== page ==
According to the first close-up images released from NASA’s New Horizons spacecraft, icy mountain ranges can be seen rising from Pluto’s surface. The mountains’ elevation reaches 11,000 feet (3,400 meters). A close-up section of Pluto that showed no sign of craters. NASA said the findings suggest that Pluto is geologically active, and contains parts that are youthful in astronomical terms. Scientists also assumed that the bedrock that makes those mountains must be made of H20, of water-ice.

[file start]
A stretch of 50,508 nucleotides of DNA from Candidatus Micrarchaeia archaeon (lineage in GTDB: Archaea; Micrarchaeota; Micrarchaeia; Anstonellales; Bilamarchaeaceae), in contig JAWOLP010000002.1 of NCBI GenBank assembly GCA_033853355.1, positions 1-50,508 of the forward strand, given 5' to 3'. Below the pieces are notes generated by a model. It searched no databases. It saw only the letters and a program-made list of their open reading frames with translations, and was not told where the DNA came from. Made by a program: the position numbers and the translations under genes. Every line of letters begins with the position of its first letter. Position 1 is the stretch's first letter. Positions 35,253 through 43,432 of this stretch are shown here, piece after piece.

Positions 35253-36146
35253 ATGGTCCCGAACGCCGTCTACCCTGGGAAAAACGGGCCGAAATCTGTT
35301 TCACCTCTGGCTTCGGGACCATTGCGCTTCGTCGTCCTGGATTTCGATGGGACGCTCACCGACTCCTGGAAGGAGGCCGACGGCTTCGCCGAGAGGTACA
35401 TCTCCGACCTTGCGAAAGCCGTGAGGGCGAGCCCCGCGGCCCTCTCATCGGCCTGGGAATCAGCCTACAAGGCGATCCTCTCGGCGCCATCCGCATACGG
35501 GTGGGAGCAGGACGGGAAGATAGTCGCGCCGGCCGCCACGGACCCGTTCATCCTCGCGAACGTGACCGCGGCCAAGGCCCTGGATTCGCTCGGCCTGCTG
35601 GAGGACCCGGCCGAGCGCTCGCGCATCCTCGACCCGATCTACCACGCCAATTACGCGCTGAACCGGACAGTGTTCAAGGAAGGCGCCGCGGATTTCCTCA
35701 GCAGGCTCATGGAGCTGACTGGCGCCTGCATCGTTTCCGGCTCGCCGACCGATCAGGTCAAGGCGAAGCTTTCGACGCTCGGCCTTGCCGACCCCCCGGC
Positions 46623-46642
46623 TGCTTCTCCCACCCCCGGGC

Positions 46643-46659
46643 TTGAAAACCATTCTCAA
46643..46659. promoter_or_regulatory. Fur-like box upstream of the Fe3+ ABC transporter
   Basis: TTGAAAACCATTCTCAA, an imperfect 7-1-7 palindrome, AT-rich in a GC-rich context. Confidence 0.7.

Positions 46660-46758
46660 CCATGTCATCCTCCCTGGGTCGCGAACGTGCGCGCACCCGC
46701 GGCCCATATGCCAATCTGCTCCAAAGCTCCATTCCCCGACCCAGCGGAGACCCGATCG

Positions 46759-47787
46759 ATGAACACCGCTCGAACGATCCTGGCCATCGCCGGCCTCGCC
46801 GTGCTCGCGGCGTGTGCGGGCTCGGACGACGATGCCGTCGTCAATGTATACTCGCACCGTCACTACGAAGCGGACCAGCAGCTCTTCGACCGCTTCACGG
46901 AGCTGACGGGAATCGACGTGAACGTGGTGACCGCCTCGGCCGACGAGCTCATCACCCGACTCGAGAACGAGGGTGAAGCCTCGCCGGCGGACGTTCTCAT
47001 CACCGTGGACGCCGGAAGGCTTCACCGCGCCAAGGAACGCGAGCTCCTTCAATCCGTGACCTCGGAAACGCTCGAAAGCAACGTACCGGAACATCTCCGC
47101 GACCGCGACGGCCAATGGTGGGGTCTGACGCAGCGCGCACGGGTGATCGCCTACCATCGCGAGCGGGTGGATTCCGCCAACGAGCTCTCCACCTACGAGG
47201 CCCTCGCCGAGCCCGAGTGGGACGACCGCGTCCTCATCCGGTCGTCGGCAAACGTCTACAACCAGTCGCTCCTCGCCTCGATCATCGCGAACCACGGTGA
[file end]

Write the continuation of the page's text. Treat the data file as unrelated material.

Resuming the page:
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Why Pluto is no longer considered a Planet?
For an object to be a planet, it needs to meet these three requirements defined by the IAU:
- It needs to be in orbit around the Sun.
- It needs to have enough gravity to pull itself into a spherical shape.
- It needs to have “cleared the neighborhood” of its orbit.
Any object that doesn’t meet this 3rd criteria is considered a dwarf planet. And so, Pluto is a dwarf planet.